History is a subject in school. Some enjoy it, some …
Adoption is an often overlooked but important step in taking care of the least of these. Whether adopted at birth or late in life, finding a steady home is incredibly vital step
to the well-being of the child’s mental and physical health. When the original home can be improved, and the child or teen can stay in their own area, their own school, that is considered the best case scenario. It’s this scenario that Michelle Hatter works hard to achieve: that the home can be returned to, or that can find an area home where the child will be safe and loved until they’re ready to make their mark in the world.
Michelle works for and is in charge of Camelot Care Center, Inc. As a private care industry, Camelot Care Center works with the Department of Children’s Services by taking care of the children who come into DCS custody in the state of Tennessee. Children and teens who go into DCS custody have been put there on a hopefully temporary hold the home is being evaluated for abuse, neglect, or is in some other way unfit for the child to stay in. Camelot Care Center helps find those safe homes for the children to wait in.
The branch owned by Michelle Hatter covers Knoxville and the thirteen surrounding counties, but the Camelot Care name stretches across all of Tennessee. They are known for their excellent customer service, support, training, and home studies. Doing all that she can to ensure the family is ready for the responsibility of raising a child, Michelle sees 1 in 4 children adopted by foster families. The other ~75% she hopes to restore to their former homes.
The Camelot Care Center doesn’t just let the child loose with an inexperienced family, however. All families receive complimentary training according to a child’s level of trauma. These trauma levels come in stages- 1, 2, and 3. Three is the highest, and needs the most care and attention. After and during training the potential parents, they provide therapy and emotional support for the child or teenager due to the trauma of being taken away from their home. And, if the child or teen is returned home, they negotiate where the foster family can come visit for birthdays or other special occasions. A child’s average stay is about a year, and 24% are adopted within that time. Michelle’s biggest goal, however, is to return the child to their biological parents. After that, the foster family can maintain a mentoring relationship with the minor.
There is another option called a respite home for foster parents who do not wish to do so full-time. These stays are typically 1-10 days.
“The biggest thing we need right now are homes in the Monroe County.” Michelle Hatter says. “When children are removed, our idea is that we want kids to stay in community they know. The school they know.” Unfortunately, there are not enough homes in the Loudon and Monroe area to fulfill the needs of the children and teenagers in their program. While the ages of the children go anywhere from newborn to 18, the biggest age group needed to be adopted are the kids aged 5-12. The second largest need is teenagers. Michelle remarked that they’re easier to get along with because of their communication skills, but it’s harder to find someone willing to foster or adopt them. “It’s so sad to see them age out of the system.”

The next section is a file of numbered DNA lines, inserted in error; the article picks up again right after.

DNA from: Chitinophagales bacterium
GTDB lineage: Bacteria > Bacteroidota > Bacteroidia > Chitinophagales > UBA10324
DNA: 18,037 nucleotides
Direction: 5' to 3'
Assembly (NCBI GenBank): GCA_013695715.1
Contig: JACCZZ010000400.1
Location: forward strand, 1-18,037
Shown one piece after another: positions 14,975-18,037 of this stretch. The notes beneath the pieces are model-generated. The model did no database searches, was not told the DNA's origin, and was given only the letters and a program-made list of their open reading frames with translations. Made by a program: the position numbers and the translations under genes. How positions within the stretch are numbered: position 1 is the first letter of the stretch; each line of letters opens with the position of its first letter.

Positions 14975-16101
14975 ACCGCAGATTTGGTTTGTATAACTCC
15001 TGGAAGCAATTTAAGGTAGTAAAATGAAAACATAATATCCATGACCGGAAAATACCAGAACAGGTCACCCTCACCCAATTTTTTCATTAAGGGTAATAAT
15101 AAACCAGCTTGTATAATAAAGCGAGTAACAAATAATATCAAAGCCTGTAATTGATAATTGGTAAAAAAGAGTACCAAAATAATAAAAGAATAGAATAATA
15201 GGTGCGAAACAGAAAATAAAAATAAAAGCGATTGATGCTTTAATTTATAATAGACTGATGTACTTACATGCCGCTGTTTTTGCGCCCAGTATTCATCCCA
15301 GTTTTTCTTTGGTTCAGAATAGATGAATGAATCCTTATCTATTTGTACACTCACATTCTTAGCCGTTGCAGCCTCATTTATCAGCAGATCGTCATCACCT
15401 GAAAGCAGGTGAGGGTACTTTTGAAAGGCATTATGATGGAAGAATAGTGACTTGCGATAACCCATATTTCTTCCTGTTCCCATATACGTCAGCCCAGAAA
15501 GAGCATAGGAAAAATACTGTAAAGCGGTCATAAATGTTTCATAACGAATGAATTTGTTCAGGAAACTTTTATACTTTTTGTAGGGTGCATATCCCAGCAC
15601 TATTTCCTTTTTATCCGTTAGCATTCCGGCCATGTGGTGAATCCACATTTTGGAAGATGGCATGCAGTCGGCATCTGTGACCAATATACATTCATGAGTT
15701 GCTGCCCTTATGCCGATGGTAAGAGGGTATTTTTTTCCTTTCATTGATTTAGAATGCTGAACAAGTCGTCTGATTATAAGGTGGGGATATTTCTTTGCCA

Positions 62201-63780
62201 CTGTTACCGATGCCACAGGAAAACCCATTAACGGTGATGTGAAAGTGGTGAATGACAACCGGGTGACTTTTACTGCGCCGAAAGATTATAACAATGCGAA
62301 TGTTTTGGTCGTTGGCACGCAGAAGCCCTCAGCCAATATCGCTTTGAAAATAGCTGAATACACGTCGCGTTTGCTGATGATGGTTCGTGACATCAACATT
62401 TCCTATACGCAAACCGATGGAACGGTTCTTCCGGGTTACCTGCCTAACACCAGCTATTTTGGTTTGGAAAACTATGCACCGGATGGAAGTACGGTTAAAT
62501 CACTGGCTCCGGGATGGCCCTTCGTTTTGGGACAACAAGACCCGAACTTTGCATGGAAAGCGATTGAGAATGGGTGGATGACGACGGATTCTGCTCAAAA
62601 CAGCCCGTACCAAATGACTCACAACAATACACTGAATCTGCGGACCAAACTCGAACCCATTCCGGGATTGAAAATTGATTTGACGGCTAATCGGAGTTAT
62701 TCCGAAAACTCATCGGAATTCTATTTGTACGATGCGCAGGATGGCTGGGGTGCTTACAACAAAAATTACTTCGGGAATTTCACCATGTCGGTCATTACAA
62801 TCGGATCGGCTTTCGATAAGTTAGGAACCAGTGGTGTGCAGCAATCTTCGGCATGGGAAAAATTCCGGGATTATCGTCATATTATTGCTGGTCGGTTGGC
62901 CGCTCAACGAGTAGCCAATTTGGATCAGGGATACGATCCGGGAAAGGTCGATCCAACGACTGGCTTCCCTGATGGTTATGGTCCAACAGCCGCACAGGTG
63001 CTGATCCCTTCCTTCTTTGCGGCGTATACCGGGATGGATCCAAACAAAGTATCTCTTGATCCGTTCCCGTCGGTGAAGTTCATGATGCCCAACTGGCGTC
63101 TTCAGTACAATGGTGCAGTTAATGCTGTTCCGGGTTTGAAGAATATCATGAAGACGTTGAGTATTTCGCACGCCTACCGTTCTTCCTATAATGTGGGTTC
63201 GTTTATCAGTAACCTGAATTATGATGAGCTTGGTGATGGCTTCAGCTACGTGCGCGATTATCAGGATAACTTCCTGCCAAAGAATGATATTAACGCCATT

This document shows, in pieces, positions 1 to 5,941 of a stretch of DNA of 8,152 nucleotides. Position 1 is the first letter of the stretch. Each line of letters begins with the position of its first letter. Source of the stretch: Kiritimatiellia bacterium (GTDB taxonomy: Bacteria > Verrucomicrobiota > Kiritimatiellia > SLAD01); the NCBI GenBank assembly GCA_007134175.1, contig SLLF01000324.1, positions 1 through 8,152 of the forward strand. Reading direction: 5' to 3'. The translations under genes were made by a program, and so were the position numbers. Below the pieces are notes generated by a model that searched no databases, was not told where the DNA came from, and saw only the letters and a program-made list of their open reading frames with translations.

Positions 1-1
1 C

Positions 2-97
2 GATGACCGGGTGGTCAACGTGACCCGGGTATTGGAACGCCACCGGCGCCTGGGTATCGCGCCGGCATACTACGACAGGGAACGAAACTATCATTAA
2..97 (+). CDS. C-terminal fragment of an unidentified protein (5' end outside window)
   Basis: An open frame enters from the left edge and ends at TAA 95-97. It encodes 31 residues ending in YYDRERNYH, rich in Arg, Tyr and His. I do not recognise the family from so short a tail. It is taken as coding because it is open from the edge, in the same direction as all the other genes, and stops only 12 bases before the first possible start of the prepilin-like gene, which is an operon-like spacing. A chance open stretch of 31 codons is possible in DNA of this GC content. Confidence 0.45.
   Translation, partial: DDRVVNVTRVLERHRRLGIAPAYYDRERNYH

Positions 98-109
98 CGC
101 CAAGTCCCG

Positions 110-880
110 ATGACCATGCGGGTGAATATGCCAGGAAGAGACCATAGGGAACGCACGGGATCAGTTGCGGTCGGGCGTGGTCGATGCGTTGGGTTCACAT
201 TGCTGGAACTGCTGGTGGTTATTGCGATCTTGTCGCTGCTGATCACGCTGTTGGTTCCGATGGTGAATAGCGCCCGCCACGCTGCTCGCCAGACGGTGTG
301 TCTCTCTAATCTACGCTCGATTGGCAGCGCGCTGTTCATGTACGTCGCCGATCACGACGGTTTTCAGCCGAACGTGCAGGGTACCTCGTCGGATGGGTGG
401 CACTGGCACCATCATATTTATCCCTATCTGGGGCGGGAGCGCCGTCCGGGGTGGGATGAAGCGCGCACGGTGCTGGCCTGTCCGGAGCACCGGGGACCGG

“My husband and I are in the process of adopting a dog.” Michelle said, “And it’s so sad to see them in their cages. They’re waiting for someone to love them. It reminded me of the kids. They’ve been removed from their homes because their parents were neglectful or abusive. They’re waiting for a home.”
Kids in the foster system often lose confidence in their own abilities. They blame themselves for the neglect and abuse they’ve suffered. They believe they’ll never amount to anything if even their parents didn’t love them. Michelle Hatter has a small trick to helping them realize that they aren’t broken just because their home has been. She keeps a list of famous people who’ve been adopted so they can see that the circumstances they find themselves in do not have to define who they are. Among the list is my favorite writer, Maya Angelou, and household names such as John Lennon, Faith Hill, Steve Jobs, and Eddie Murphy. This encourages the children to thrive despite the hardships they face.
Becoming a family is a rigorous process, of course. To protect the minors in their care, all families must undergo trauma training. While marriage is not
a requirement, a steady income as well as transportation is. You also must be 25 or older, and either be a renter or a homeowner in the state of Tennessee. If you are mentally or physically disabled, you need a note from a medical professional that you are fit to take care of children. I. e. Provide meals and transportation. All children are insured by a background check, screening, and TennCare, and monetary compensation is provided by the state in order to care for the children under your care. If you qualify for these conditions, please consider. There is a form online, “How to Become a Foster Parent,” it can be filled out for more information and to speak with a Camelot team member.